Six of Crows by Leigh Bardugo

Six of Crows by Leigh Bardugo
Six of Crows
by Leigh Bardugo
My rating: 4.75 of 5 stars

4.75 I loved it. It is near perfection.

It is rare that I become so invested in a book. It is even more rare that I love a book so much that I keep thinking about the book well after completing it. In fact, there is only one other book that has caught so completely and entirely. Just one. I loved this book with all my heart could give. And there were so many reasons why, so let’s get into it a bit.

There is a lot of talk in the book community about diverse books. People want to see themselves represented in the things they read. More importantly, at least for me, I want to see diverse characters in stories where their diversity is an intricate part of who they are, but not what the story is about. I walked into Six of Crows expecting a heist. I did not walk into it expecting to see a group of characters who were so diverse, yet that only added to the experience that could help aid the group. The story wasn’t about how diverse the characters were, but about them and their culture was a part of them. It was so refreshing to see.

Six of Crows is told brilliantly. The way the plot is laid out and the elements of the story are presented is absolutely wonderful. It mixes both the present and the characters’ pasts in such a way that it feels genuine. All the while the characters are seemlessly developed to the point that you care about them all as their well being is on the line. The way the story is told it moves forward through time, but as characters find themselves refelecting on certain situations is seamlessly transitions into a flashback scene. Instead of just being delivered the facts of characters talking it out, we get to see it. That added an element of feeling like you knew the characters longer than you actually did.

The action in this was done so fabulously well. This is in part because of the multi-POV. The action amps up so high at times that I found my heart racing. I was fearing for the characters, only for it to switch to another perspective. However, rather than it feel frustrating, it actually made sense. The breaks felt natural. Also because the group, for the the most part, was always in close proximity you didn’t often completely lose sight of a character.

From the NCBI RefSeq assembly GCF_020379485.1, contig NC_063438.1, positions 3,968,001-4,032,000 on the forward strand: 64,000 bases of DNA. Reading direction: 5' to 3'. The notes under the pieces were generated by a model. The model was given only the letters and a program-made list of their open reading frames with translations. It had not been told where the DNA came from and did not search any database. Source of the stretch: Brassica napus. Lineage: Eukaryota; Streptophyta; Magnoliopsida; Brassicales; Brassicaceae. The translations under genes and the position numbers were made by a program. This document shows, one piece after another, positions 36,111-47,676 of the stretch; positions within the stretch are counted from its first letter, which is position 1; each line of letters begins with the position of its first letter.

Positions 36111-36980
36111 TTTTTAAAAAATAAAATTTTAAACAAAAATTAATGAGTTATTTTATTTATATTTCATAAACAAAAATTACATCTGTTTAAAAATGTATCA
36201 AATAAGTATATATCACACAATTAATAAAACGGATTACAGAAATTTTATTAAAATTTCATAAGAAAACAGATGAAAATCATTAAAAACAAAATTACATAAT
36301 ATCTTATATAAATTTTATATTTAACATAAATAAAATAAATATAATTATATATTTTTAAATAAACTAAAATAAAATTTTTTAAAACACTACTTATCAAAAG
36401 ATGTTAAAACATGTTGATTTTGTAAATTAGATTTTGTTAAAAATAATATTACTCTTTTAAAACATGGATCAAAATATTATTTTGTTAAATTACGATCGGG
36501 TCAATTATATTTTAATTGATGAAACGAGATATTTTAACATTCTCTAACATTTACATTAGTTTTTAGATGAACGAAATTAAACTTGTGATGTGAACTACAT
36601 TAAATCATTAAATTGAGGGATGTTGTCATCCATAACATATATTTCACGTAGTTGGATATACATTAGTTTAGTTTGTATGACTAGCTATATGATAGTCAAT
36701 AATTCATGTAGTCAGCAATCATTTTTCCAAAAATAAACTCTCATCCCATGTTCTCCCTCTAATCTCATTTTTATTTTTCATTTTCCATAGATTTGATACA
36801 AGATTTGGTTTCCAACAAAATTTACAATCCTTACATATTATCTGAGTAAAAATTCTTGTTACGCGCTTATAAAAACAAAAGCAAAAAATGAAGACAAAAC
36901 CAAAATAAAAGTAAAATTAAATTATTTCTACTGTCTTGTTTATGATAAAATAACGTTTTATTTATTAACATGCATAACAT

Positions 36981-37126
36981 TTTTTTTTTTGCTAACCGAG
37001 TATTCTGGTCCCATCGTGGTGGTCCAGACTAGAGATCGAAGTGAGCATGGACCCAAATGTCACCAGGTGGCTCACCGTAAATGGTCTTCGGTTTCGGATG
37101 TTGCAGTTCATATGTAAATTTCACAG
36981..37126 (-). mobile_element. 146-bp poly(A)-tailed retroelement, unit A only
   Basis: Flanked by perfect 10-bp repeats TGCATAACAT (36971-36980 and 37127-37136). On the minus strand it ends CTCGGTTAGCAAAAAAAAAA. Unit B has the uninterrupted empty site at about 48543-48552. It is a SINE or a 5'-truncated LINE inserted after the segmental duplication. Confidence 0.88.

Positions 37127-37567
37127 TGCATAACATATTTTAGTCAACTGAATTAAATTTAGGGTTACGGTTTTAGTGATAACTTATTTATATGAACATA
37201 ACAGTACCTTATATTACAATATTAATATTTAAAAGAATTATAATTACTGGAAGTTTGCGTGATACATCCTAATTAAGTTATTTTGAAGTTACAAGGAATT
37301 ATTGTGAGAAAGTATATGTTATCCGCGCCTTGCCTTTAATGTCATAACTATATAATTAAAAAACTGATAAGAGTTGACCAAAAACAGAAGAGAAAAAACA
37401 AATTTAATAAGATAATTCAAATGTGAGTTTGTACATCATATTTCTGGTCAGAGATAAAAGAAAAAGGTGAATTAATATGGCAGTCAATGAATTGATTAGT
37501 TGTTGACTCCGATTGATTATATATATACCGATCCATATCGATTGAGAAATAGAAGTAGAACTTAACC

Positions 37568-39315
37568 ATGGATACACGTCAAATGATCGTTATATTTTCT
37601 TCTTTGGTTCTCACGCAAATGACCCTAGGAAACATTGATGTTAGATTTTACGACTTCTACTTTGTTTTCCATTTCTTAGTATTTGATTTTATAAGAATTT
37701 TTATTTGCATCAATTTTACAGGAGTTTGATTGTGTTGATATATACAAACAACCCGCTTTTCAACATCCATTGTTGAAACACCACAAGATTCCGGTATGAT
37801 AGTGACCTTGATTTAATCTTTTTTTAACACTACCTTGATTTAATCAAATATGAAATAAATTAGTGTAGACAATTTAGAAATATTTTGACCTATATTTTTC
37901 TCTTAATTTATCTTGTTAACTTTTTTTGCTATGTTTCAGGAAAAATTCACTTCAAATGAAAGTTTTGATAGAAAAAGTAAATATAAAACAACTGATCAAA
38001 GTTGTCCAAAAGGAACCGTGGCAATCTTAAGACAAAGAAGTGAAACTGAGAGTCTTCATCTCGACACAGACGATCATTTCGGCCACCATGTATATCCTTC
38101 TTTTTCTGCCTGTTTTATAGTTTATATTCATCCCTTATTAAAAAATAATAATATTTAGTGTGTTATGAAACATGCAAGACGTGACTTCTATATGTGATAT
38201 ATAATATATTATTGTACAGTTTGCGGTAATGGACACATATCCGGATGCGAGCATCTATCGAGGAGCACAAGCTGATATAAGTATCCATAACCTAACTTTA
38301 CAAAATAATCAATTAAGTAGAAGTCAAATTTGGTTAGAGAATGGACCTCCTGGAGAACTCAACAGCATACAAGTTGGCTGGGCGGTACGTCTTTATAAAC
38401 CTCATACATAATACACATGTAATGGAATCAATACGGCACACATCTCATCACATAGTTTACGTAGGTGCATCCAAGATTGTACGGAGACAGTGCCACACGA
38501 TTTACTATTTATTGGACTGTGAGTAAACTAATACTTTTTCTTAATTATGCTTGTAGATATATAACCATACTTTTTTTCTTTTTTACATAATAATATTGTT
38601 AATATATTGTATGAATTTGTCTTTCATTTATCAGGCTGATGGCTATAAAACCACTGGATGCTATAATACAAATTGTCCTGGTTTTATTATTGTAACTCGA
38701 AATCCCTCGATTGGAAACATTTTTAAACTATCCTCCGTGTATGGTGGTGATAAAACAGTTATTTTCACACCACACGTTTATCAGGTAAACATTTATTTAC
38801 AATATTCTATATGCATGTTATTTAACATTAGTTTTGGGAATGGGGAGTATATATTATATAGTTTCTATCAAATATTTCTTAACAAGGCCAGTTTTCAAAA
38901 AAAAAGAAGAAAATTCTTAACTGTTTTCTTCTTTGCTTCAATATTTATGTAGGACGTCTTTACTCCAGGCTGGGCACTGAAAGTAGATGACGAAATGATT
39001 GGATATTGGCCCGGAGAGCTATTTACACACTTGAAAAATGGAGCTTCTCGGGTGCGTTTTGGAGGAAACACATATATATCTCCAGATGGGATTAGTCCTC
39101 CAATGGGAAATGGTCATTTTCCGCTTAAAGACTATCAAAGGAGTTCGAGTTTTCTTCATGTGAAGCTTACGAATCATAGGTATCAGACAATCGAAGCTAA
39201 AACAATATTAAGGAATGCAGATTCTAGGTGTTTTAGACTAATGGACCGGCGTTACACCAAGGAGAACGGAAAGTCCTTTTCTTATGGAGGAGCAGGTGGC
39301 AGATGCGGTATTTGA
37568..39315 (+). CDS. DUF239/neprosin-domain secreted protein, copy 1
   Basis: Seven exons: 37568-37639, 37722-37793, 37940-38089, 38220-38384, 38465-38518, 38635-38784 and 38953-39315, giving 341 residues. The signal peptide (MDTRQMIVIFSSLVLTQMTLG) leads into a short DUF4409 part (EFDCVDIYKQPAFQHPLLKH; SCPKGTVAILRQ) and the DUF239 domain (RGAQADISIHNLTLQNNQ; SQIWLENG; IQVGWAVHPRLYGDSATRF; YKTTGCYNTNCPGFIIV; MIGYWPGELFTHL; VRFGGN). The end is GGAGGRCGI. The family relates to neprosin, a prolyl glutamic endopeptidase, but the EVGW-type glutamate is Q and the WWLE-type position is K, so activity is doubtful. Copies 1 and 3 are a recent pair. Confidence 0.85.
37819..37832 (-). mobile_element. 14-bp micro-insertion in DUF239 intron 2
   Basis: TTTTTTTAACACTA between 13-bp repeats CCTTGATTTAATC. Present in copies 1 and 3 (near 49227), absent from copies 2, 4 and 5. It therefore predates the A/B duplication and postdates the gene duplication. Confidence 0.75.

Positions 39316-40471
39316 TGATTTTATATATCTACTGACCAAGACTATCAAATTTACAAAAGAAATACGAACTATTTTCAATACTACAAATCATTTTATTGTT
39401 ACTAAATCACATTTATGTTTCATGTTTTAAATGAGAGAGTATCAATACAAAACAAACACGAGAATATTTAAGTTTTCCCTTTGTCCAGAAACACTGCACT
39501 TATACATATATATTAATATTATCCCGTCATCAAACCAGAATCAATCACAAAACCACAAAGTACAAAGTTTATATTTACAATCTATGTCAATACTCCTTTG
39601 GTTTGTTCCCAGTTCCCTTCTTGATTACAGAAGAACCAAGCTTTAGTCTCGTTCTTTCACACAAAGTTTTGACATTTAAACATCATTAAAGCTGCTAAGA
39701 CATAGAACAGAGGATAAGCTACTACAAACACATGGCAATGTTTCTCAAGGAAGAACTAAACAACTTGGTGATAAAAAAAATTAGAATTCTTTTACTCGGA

As I mentioned, this is a multi-POV characters. While there are 6 people on the team, we only received 5 POVs. That said, leaving out the final POV didn’t mean we didn’t get to know that last character. In fact, the reason he was left out was largely because giving his POV would have ruined a number of elements of the story. Not to mention, we still spent enough time with the character to get to know them. The POVs that we did follow were compelling and interesting. Bardugo did a great job of balancing the POVs.

I was going to highlight two characters, then I realized I couldn’t leave out a third. Then I thought that I’d need to talk about another of the POVs and at that point I’d need to talk about the last. That is how invested I became in the characters. I loved them all in different ways and for different reasons. They were interesting with complex histories that drove them. They all had their own unique desires and flaws that made them feel more human.

Let’s be honest, despite the heist plot I still developed an OTP. I won’t say anything about them, but they break my heart and build it up, only to break it again. The problem with the romances in this, isn’t how the romance is done, but how broken these characters as they are dancing around how they may feel. Also another character is part of an OTP that I now ship so hard it hurts. So many ships and I refuse to give up on any of them.

The only negative thing that I have to say is that the first chapter, from an entirely different character than our normal crew, didn’t feel right. I don’t mean it was a bad chapter. It was effective and well written. I simply mean that it felt like a prologue. Other than the fact that by the end of his chapter I really liked him and it hurt that I didn’t get to see him again, it felt like a prologue. Yes, it ran longer than the standard prologue. Yes, it did book end nicely with the final chapter in which we also got another chapter from a non-standard POV character. Yet, it still felt like a prologue because it highlighted the what the team would deal with indirectly. If I never saw that chapter, it would take some of the urgency of how terrible the thing they were facing was. But it I wouldn’t have lost anything from the story. We still got great descriptions of it and even saw it happen. This goes for that final chapter that felt like an epilogue. It set things up for the next book, but if I went without it, I lost nothing from the story. So yes, these were chapters that worked really well, but they felt like a prologue and epilogue rather than regular chapters.

As you can probably tell by now, this book is one of my absolute favorites of the year. Heck, of all time. It just worked so well for me. The characters were great. The plot was entertaining. The story was compelling. I was floored by how much I loved this book.

View all my reviews

2 thoughts on “Six of Crows by Leigh Bardugo

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